By Gillian Whitney

Communications Consultant


Does Your Business Have a Crisis Design Plan?

Steve Jobs had a quote “Design is not just what it looks like and feels like. Design is how it works.” Your business must have a plan that works in every aspect, during the good times, the bad times, and the crisis times. This blog post is about designing for the crisis times.

Last week I had the humbling experience of witnessing the passing of my wonderful Aunt. In the midst of my grieving, I also had the responsibility of creating the funeral arrangements on behalf of my cousins. My Aunt had not made any preparations nor left a note with her wishes. I had to figure out what she would have wanted, what did the family want, and then rustle up a plan that could be implemented quickly. We only had a couple of days left. Fortunately, it was all in place before she passed.

Conversely when my mother passed away a couple of years ago, she had already set in motion her arrangements along with having paid for it. My two sisters and I were able to be at our Mother’s bedside in her final days as daughters, not worrying about the business aspect. When she passed, all we had to do was make a call that triggered the well-orchestrated plan my mother had created months in advance.  No stress, no arguments, no worries except to grieve. What has this got to do with this business blog you ask? Everything. Because the same plans are needed for your business when you are gone? Who is left figuring out what they should do with the business?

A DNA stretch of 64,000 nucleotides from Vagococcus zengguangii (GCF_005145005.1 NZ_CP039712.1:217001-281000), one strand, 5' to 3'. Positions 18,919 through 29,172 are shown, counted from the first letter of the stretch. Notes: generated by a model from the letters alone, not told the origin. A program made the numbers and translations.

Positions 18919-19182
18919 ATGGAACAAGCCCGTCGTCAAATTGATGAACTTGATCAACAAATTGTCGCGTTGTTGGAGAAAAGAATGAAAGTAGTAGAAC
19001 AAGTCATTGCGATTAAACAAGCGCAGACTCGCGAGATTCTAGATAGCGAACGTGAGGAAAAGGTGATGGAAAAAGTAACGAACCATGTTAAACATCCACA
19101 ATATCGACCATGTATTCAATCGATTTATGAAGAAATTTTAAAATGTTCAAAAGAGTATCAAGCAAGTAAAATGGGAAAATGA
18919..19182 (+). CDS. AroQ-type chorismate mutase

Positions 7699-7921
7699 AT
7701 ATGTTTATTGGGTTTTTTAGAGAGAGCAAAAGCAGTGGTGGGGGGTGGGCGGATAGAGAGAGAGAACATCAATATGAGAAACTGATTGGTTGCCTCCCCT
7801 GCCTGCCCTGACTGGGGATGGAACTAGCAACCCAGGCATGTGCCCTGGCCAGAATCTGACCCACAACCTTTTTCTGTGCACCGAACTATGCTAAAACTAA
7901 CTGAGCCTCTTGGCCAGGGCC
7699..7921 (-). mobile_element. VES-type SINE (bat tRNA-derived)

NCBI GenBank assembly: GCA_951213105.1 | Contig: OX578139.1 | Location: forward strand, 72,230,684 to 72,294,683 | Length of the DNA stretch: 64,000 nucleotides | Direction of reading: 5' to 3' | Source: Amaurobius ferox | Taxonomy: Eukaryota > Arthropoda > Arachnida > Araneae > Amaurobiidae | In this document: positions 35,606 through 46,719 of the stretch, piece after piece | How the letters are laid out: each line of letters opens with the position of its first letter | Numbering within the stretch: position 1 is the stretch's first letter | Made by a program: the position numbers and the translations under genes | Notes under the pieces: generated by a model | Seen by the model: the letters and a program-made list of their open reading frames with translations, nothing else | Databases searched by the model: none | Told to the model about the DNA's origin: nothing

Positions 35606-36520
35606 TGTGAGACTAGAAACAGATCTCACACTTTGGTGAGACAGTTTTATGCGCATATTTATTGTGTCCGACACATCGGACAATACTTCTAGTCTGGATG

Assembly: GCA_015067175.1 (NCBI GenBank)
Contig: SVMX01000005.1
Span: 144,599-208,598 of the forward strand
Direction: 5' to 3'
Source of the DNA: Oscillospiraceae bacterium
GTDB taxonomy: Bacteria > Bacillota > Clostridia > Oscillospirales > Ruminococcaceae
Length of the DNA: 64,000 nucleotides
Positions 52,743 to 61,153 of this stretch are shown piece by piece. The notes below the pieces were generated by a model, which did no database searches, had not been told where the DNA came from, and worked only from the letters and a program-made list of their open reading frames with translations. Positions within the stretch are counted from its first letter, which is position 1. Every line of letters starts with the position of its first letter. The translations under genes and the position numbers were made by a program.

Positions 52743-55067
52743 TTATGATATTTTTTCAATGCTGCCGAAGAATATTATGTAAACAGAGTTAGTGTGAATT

Accidents can happen in a moment. Sickness can beset us without any warning. One could get a bad case of the flu and be unable to even think about that appointment made for tomorrow. Or who is going to open the shop? What about that workshop that was scheduled in two days. Who is going to tell your clients you are not showing up? If you have a partner, then things might not be a total disaster. But if you are a solopreneur there is no one to manage your business while you are out sick. Worse, if you died, is anyone designated to tie up all the loose ends of your business?

No one likes to think about these things, but life happens, and death happens. As responsible business people we need to have documents and plans in place to help our partners or family members manage our business for us.

Here are some considerations:

#1 A list of all the programs you have purchased for your business. Which should be cancelled or continued? Where can they find the passwords? Is your business calendar accessibly so they can contact your clients that you had appointments scheduled with?